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    Pierre François Méchain and Joseph Jérôme Lefrançois de Lalande. Autograph Manuscript Signed.
    "Méchain." "DelaLande." One page in French, 7.5" x 10", [Paris?]; [August or September] 5, 1786. This is a report, written in the hand of Méchain and signed by him and de Lalande, and commissioned by the French Academy of Sciences, concerns a dissertation or paper on observations and calculations of Mercury's passage in front of the Sun on 4 May 1786. The dissertation was by Swiss astronomer Jacques-André Mallet, a Genevan correspondant of the Academy. Both men support publication of the paper. Most of the report is presented here in English translation.

    "Mr. Mallet made his observations at Avully near Geneva, at latitude 46o10'8''. He saw the first contact upon Mercury's exit at 8h50'18'' of real [illegible] and the total exit at 8h54'28''. However since his observing companions Messrs. Pictet [presumably the Swiss astronomer and meteorologist Marc-Auguste Pictet (1752-1825)] and Picot [unknown] differed in their assessments by a few seconds, they arrived upon an average, with first contact at 8h50'16'' and total exit at 8h54'31''. Mr. Mallet also assessed, 23 times in a row, the difference in right ascension as well as difference of declination between Mercury's center and the Sun's center from 5h5' to until 7h28'. For these observations he used a micrometer attached/adapted to an achromatic meridian circle [in text "lunette achromatique," might be another type of "lunette" which would translate as 'refracting telescope'] with 3 weights [illegible] mounted on a machine parallatique, [?]. Mr. Mallet made calculations based on these observations and all of them correspond as well to one another as one could hope from these sorts of observations. By choosing the results from the most precise and favorable observations, he calculated the conjunction as 5h28'18'' real time at Avully at 7h13o49'53'', with Mercury's boreal heliocentric latitude [in text "latitude heliocentrique boréale" which means the angle between the line passing through the center of the Sun and the center of a planet with the plane of the ecliptic] of 14'18'' without regard to the [optical] aberration which Mallet then gives the quantity of in terms of longitude and latitude.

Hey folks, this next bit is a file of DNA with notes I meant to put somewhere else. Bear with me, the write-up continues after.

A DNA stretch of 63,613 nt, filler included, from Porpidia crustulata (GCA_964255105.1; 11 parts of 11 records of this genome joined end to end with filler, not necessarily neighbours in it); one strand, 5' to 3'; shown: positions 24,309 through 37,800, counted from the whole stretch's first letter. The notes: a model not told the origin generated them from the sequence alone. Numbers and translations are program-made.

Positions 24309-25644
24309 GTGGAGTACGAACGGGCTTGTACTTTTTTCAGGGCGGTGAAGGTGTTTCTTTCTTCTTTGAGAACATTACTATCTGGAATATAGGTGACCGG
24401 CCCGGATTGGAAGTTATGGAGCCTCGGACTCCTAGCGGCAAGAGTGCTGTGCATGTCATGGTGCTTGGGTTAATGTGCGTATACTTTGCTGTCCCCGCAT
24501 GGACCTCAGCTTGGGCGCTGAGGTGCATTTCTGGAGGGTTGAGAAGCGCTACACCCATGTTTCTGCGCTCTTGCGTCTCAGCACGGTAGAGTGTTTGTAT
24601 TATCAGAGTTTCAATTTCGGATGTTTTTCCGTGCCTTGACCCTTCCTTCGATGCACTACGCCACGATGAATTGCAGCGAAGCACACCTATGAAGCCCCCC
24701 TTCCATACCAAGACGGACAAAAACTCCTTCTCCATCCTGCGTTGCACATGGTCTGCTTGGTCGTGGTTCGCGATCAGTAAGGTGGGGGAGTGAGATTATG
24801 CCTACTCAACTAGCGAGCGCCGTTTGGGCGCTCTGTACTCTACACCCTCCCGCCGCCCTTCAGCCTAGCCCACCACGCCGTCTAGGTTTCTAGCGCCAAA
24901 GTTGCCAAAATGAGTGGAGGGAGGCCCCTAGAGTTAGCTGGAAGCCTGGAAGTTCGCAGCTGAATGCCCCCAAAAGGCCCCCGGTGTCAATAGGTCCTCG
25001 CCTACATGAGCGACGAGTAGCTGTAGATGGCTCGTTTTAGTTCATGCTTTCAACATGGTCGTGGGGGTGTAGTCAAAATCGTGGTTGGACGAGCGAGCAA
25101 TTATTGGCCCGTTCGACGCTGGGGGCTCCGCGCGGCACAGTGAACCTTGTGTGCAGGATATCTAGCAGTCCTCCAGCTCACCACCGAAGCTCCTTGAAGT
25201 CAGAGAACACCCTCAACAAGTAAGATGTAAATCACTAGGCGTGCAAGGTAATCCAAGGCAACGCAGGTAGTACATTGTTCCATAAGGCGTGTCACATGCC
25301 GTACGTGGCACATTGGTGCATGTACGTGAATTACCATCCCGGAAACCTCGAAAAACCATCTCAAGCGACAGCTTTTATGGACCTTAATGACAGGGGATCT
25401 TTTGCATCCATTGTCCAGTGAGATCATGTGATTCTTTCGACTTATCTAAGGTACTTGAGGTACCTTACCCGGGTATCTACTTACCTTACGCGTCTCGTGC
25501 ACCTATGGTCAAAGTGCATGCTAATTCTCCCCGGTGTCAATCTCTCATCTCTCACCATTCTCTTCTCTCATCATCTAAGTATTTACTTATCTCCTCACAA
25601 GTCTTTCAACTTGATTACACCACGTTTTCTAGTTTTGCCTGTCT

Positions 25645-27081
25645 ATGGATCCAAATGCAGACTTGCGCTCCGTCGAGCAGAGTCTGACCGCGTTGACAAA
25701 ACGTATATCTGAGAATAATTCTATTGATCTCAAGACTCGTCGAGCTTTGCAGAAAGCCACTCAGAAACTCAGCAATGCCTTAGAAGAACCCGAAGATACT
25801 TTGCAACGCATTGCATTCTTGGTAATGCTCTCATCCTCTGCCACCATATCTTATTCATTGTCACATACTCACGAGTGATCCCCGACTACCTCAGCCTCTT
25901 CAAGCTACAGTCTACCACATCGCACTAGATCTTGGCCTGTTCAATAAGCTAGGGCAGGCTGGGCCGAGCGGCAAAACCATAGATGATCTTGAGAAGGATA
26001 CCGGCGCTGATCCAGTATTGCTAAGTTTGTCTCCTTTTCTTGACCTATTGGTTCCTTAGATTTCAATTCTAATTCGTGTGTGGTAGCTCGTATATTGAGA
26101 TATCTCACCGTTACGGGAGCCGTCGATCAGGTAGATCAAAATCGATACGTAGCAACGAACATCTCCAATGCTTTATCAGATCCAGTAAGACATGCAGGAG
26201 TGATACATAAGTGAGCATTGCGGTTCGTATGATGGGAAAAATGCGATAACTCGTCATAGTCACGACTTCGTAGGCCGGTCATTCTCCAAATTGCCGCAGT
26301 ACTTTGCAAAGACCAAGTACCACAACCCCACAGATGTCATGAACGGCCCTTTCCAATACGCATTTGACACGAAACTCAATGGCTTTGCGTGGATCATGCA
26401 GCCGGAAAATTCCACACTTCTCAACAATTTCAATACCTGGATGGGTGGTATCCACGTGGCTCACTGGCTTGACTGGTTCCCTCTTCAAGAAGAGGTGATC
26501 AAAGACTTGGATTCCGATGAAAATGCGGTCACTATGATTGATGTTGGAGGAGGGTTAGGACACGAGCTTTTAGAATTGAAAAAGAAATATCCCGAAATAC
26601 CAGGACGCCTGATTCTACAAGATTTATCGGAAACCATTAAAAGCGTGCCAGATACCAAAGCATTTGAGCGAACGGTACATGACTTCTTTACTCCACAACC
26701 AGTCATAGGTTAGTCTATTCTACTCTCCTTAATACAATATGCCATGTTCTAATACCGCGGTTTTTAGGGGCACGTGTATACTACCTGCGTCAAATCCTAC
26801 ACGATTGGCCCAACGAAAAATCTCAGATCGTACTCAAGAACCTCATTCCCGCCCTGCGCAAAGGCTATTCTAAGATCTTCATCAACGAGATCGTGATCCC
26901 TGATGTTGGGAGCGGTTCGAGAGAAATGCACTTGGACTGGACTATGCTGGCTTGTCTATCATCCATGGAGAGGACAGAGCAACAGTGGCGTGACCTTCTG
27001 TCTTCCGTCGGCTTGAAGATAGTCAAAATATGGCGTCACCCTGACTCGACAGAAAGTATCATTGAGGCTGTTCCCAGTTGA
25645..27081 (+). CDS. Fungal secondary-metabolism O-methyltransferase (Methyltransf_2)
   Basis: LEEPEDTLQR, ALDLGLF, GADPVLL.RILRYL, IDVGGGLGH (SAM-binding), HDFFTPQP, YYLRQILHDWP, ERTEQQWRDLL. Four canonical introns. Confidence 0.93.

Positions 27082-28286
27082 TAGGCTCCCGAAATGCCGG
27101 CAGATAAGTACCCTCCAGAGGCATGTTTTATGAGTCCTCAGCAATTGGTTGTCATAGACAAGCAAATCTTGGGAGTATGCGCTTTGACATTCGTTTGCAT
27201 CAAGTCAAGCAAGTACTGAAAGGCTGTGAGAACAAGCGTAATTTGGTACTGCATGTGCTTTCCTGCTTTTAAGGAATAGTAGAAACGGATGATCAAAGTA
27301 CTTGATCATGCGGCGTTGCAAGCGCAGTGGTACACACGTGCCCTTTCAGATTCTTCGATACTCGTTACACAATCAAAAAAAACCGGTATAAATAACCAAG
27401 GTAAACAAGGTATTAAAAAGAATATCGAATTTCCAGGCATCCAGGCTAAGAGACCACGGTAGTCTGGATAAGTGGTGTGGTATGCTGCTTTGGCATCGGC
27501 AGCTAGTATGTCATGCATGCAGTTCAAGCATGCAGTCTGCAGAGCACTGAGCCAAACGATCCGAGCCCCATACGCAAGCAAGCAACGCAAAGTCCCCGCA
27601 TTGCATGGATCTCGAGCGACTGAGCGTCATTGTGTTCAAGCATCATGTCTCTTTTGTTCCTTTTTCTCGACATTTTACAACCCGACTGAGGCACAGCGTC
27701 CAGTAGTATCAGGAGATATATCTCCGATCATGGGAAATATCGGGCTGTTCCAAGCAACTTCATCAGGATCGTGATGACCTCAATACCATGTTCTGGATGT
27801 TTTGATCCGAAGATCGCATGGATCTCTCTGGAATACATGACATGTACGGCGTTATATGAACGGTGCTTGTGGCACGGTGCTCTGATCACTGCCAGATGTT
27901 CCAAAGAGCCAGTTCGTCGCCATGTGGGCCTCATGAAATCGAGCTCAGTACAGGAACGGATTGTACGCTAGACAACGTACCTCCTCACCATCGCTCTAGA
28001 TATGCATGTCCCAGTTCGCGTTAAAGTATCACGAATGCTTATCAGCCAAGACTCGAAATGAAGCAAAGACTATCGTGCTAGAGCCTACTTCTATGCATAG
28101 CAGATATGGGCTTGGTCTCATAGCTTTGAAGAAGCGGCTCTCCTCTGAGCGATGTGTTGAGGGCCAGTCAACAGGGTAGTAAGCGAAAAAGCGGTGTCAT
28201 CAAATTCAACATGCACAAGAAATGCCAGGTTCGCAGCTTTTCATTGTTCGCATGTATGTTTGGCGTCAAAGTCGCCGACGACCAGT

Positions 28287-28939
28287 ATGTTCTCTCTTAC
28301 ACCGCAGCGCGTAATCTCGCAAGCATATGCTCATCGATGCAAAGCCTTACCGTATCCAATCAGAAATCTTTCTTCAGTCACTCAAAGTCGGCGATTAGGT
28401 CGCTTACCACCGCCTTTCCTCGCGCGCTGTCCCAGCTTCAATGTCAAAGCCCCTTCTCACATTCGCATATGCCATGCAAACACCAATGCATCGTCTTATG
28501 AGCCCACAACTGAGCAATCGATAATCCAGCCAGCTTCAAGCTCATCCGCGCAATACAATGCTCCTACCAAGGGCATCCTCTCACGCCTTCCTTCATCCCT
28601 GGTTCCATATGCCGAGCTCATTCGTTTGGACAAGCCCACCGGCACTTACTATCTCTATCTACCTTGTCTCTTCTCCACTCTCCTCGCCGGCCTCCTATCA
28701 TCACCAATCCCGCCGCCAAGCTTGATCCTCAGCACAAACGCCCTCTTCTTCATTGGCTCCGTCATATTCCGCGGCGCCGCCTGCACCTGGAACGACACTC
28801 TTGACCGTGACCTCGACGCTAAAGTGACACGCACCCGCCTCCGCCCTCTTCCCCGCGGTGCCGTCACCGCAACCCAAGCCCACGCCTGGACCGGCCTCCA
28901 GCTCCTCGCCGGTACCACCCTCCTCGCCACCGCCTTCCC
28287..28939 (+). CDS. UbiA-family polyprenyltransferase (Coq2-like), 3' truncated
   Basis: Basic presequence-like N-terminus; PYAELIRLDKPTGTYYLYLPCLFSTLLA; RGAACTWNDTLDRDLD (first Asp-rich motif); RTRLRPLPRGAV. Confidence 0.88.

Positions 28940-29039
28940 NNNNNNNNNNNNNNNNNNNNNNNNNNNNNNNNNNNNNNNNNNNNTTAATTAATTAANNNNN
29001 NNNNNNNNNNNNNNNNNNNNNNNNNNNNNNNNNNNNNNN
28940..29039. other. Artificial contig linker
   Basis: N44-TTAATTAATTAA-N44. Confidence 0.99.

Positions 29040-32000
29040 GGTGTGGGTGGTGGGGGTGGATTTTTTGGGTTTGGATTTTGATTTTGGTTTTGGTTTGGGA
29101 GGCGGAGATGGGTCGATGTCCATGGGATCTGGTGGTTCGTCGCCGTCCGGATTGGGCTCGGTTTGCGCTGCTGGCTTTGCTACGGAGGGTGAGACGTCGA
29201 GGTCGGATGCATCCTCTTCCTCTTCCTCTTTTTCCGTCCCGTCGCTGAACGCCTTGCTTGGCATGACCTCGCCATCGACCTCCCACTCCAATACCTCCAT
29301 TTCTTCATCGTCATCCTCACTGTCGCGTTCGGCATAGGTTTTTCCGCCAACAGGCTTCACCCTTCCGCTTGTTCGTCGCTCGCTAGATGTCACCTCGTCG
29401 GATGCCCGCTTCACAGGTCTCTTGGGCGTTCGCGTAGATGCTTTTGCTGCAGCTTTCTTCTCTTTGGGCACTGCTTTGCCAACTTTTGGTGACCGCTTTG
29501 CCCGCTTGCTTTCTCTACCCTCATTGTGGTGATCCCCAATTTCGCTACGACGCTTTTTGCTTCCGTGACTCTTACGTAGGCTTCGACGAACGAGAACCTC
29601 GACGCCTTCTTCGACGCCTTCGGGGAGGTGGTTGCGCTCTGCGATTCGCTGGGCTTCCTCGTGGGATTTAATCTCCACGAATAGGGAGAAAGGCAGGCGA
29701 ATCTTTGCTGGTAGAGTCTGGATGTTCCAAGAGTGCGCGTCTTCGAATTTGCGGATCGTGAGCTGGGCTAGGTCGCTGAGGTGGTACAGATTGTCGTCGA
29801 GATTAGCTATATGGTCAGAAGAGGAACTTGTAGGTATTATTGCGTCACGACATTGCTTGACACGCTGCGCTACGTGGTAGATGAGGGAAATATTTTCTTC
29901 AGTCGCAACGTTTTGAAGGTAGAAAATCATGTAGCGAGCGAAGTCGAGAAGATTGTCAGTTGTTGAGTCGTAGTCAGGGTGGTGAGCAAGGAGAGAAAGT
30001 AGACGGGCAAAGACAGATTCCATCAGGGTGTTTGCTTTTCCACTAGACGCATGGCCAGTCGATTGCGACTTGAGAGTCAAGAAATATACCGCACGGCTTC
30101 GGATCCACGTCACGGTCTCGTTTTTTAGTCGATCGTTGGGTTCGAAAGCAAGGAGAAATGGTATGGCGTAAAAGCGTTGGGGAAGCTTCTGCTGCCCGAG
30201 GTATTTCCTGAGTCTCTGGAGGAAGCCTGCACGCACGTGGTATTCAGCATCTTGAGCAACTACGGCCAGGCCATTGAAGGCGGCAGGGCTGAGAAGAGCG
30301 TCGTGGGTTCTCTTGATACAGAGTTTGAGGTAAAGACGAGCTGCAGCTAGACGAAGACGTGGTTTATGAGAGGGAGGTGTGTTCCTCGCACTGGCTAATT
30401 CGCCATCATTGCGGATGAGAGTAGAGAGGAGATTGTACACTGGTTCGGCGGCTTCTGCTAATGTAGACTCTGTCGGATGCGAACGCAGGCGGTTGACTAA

The timing of the conjunction at Avully compared with the timing of conjunction at Paris which Mallet deduced from Messrs. Méchain and Delambre [French mathematician and astronomer Jean-Baptiste Joseph Delambre (1749-1822)] prior observations yields a time difference between the meridians of 14'41'': he found almost the exact same results during several eclipses of Jupiter's first satellite [in text "premier satellite", not sure of the meaning or of the moon in question] compared to the corresponding ones which had been sought in Paris....Monsieur Mallet's observations seem to us to have been made with the greatest care and precision that one expects from a skilled and practiced astronomer and the report he's provided makes them that much more useful. We therefore conclude that his dissertation deserves the Academy's recognition and to be printed in its volumes devoted to the work of foreign scientists.

    Pierre François André Méchain (1744-1804) was a French astronomer and objects and comets. He was director of the Paris Observatory in 1799.
    Joseph Jérôme Lefrançois de Lalande (1732-1807) was a French astronomer and writer. As a lecturer and writer, he helped popularise astronomy. His planetary tables, into which he introduced corrections for mutual perturbations, were the best available up to the end of the 18th century. In 1801, he endowed the Lalande Prize, administered by the French Academy of Sciences, for advances in astronomy.

    Jacques-André Mallet (1740-1790) was a Swiss astronomer, founder of the first observatory of Geneva and honorary professor at the Academy of Geneva. He was Director of the Geneva Observatory from 1772 to 1790.
    A manuscript comprised of detailed scientific observations by two leading 18th century astronomers as they discuss the merits of a paper written by another eminent astronomer.

    Condition: Outside of the usual folds and slightly chipped right hand edge, the manuscript is in very good condition.


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